A fight broke out in Shikarpur city between supporters of the National Peoples Party (NPP) and the Muttahida Qaumi Movement (MQM) a day after the MQM held a massive rally on Friday.
The fight ended only when Mir Abid Hussain Jatoi, the Sindh minister for livestock, intervened and the police arrived.
At the rally, senior MQM leaders such as Mustafa Kamal addressed a crowd estimated to be in the hundreds. “Revolution is now in store for the country,” he said, “because people have been denied their rights, feel neglected and have given up hope.” He said that 89 per cent of MQM supporters are from middle class families and want an end to feudalism from this country. Two other leaders, Ashfaq Mangi and Yousaf Shahwani, also spoke.
“The time is now right for people from the lower and middle classes to fight for their rights under the MQM umbrella,” said Mangi. While Shahwani added that the MQM had helped “millions” of people displaced by the floods.
While the MQM has had a presence in the area for the past two decades, their influence in local politics has been almost negligible. Shikarpur has never elected any member of this party to either the provincial or national assemblies.
The traditional bastions of power in Shikarpur and its surrounding areas have largely been the Soomro and Jatoi families. A few decades ago, it was mainly the Soomros who held power in the area – with their most influential member, Illahi Bukhsh Soomro, formerly serving as speaker of the National Assembly and as federal minister.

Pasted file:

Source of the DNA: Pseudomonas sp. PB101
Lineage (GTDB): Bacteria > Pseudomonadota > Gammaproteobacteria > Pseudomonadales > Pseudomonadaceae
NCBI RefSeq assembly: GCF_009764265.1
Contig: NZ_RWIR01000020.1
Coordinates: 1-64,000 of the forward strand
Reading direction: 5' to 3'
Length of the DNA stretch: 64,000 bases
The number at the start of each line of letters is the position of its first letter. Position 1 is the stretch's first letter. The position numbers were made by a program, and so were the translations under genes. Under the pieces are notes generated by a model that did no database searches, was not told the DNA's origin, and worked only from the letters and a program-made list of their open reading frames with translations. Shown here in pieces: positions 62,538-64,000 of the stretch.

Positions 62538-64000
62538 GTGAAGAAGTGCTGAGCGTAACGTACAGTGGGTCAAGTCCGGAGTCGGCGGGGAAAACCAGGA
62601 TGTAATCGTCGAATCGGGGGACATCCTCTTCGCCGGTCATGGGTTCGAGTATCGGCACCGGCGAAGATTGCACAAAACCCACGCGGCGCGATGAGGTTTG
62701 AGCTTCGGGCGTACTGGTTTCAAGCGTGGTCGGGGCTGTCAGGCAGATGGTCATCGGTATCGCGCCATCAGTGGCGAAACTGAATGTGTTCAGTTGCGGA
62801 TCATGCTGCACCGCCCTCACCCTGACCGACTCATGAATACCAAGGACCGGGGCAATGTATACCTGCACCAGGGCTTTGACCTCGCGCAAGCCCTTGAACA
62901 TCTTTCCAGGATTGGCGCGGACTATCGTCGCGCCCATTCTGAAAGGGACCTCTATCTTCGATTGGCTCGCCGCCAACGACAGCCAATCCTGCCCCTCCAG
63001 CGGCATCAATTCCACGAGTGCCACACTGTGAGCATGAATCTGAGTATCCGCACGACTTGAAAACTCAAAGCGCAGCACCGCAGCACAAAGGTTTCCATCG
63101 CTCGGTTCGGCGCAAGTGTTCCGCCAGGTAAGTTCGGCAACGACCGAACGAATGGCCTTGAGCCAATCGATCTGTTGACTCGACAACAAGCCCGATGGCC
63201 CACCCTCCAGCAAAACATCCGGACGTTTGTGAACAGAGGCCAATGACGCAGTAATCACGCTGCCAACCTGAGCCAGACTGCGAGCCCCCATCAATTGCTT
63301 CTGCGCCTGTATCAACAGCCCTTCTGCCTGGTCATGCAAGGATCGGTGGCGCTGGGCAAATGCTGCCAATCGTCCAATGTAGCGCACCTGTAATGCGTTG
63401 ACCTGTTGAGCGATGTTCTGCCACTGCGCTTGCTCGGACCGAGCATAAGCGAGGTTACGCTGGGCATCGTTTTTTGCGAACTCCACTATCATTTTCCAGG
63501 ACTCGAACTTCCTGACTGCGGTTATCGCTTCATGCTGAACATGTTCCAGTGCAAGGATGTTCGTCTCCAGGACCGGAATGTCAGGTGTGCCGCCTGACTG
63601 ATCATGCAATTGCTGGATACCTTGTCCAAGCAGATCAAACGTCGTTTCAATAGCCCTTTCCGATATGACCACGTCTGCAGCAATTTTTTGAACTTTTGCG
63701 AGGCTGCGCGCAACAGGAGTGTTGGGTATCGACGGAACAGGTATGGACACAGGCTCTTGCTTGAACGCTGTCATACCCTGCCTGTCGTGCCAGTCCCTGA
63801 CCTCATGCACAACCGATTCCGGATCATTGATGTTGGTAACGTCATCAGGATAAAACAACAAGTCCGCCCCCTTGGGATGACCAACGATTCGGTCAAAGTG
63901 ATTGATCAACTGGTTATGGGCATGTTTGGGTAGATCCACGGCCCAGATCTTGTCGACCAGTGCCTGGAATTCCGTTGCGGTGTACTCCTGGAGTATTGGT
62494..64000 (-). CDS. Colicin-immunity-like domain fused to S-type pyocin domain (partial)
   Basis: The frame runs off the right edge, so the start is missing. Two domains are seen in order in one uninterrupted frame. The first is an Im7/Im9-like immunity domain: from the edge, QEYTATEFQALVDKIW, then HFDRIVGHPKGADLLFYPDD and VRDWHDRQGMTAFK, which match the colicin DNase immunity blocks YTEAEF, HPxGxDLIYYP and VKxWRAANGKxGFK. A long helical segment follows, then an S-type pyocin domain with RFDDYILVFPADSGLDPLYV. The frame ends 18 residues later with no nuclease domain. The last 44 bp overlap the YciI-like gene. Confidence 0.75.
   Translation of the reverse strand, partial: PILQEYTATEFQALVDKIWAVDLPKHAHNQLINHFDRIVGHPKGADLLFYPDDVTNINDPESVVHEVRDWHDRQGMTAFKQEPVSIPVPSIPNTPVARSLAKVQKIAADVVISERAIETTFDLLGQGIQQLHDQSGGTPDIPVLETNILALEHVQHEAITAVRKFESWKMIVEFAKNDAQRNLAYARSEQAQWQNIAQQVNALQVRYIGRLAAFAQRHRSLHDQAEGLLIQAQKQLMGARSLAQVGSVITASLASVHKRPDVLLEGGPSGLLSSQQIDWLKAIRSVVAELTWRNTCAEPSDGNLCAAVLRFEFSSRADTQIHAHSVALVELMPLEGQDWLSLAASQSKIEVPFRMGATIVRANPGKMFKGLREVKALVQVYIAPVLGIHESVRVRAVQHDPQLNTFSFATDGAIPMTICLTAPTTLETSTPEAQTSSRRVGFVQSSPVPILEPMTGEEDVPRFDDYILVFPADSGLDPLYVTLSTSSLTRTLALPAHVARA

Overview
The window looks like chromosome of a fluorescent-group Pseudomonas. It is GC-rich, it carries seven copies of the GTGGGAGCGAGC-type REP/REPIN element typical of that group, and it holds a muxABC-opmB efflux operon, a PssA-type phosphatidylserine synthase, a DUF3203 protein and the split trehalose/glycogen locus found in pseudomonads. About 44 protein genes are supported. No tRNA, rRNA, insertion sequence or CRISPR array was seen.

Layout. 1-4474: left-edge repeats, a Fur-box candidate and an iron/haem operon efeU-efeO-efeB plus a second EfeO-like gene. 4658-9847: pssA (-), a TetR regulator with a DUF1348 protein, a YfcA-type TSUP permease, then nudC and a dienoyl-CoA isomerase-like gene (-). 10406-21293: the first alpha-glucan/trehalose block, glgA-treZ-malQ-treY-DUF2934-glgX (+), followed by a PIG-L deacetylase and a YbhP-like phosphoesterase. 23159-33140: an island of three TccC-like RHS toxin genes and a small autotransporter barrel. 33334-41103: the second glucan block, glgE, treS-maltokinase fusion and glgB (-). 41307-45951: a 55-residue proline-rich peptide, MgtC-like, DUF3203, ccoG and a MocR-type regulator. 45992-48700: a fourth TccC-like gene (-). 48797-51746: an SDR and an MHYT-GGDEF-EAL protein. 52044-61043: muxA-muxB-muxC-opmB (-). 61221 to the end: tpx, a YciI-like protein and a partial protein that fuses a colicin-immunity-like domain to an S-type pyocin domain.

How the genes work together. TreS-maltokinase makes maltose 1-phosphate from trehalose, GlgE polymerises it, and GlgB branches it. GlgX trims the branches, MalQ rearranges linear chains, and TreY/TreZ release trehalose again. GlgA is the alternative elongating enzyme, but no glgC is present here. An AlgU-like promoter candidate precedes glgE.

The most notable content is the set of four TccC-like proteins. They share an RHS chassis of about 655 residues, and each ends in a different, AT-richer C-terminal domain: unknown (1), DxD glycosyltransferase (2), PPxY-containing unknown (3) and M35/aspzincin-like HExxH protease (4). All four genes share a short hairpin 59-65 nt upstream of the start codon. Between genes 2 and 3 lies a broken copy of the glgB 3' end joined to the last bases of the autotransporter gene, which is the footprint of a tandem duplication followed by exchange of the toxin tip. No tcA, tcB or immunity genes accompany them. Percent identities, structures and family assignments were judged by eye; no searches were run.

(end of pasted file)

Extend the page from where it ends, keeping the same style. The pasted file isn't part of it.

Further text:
Slowly, however, the influence of the Soomro family began to wane. The first person to engineer a shift in power dynamics was Aftab Shaban Mirani – a former chief minister of Sindh and current member of National Assembly from Shikarpur. Another influence behind the shifting dynamics of power has been Agha Siraj Durrani.
Local journalists also say that the arrival of the Pakhtun to rural Sindh has the potential to alter the vote bank. Additionally, the less well-off members of the Soomro clan have been migrating to other cities such as Karachi and Hyderabad for jobs.
Despite these small shifts in the making, it is unlikely, according to some observers, that the political landscape of Sindh will change in the near future. The magnetic pull of the Pakistan Peoples Party and its effect on Sindhi voters is not a phenomenon that will soon undergo a remarkable transformation — particularly with the emotional appeal of the slain Benazir Bhutto. One local journalist pointed out that the floods did engineer some social unrest – as people were extremely unhappy at the inundation of their lands with the influential landlords doing all it took to save their own. Despite this, most analysts are of the view that it will take time for the MQM to establish a foothold in the local politics. Landlords are still extremely influential and can twist voter registration centres to suit their needs. The MQM is still primarily viewed as a party representing the Urdu-speaking people and is ideologically different from what the Sindhi nationalist parties offer.
WITH ADDITIONAL WRITING BY OSMAN HUSAIN
Published in The Express Tribune, April 03rd, 2011.